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New Developments in Antiretroviral Treatment



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Am Fam Physician. 1999 Dec 1;60(9):2663-2666.

Three distinct classes of antiretroviral medications have been labeled by the U.S. Food and Drug Administration (FDA) for use in the management of human immunodeficiency virus (HIV) disease (see accompanying table on page 2666). The three classes are the nucleoside analog reverse transcriptase inhibitors (NRTIs), the nonnucleoside reverse transcriptase inhibitors (NNRTIs) and the protease inhibitors (PIs). Combinations of these drugs delay progression of the disease and enhance quality of life.

Drugs Used in the Treatment of HIV Infection

Generic drug name Trade name

Nucleoside analog reverse transcriptase inhibitors

Zidovudine (AZT)

Retrovir

Didanosine (ddl)

Videx

Zalcitabine (ddC)

Hivid

Stavudine (d4T)

Zerit

Lamivudine (3TC)

Epivir

Zidovudine plus lamivudine

Combivir

Abacavir

Ziagen

Nonnucleoside reverse transcriptase inhibitors

Nevirapine

Viramune

Delavirdine

Rescriptor

Efavirenz

Sustiva

Protease inhibitors

Saquinavir

Hard gel

Invirase

Soft gel

Fortovase

Fortovase

Ritonavir

Norvir

Indinavir

Crixivan

Nelfinavir

Viracept


Reprinted with permission from Hovanessian HC. New developments in the treatment of HIV disease: an overview. Ann Emerg Med May 1999;33:547.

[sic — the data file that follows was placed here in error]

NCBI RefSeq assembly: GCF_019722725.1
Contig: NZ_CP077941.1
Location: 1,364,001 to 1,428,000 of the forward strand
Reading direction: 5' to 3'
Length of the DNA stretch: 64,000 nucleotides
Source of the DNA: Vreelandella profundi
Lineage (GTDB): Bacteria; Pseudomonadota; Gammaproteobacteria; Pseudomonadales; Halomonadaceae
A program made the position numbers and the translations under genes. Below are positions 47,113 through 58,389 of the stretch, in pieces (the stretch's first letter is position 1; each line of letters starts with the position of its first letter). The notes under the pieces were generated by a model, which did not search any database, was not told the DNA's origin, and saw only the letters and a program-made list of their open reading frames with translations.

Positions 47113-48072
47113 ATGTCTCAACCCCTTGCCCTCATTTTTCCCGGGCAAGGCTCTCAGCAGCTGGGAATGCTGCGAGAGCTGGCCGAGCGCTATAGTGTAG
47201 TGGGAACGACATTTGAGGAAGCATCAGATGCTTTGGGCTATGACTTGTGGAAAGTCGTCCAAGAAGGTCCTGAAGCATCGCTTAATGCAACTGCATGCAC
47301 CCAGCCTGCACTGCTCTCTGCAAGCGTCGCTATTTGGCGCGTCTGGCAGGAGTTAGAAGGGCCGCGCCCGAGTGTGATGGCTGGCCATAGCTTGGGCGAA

Drugs Used in the Treatment of HIV Infection

View Table

Drugs Used in the Treatment of HIV Infection

Generic drug name Trade name

Nucleoside analog reverse transcriptase inhibitors

Zidovudine (AZT)

Retrovir

Didanosine (ddl)

Videx

Zalcitabine (ddC)

Hivid

Stavudine (d4T)

Zerit

Lamivudine (3TC)

Epivir

Zidovudine plus lamivudine

Combivir

Abacavir

Ziagen

Nonnucleoside reverse transcriptase inhibitors

Nevirapine

Viramune

Delavirdine

Rescriptor

Efavirenz

Sustiva

Protease inhibitors

Saquinavir

Hard gel

Invirase

Soft gel

Fortovase

Fortovase

Ritonavir

Norvir

Indinavir

Crixivan

Nelfinavir

Viracept


Reprinted with permission from Hovanessian HC. New developments in the treatment of HIV disease: an overview. Ann Emerg Med May 1999;33:547.

Hovanessian reviewed the current literature on HIV treatment to summarize current antiretroviral therapy. Combinations of reverse transcriptase inhibitors became the standard in 1996. Popular combinations include zidovudine plus didanosine, zidovudine plus zalcitabine and zidovudine plus lamivudine. Adverse effects of zidovudine include headache, nausea, vomiting, fatigue, malaise, myalgia, neutropenia and anemia. The side effects of didanosine and zalcitabine include peripheral neuropathy. Pancreatitis can result from didanosine use. Lamivudine has a more benign side effect profile, with adverse reactions including headache, fatigue and gastrointestinal symptoms. Abacavir, the latest NRTI to be labeled by the FDA, has a similar side effect profile.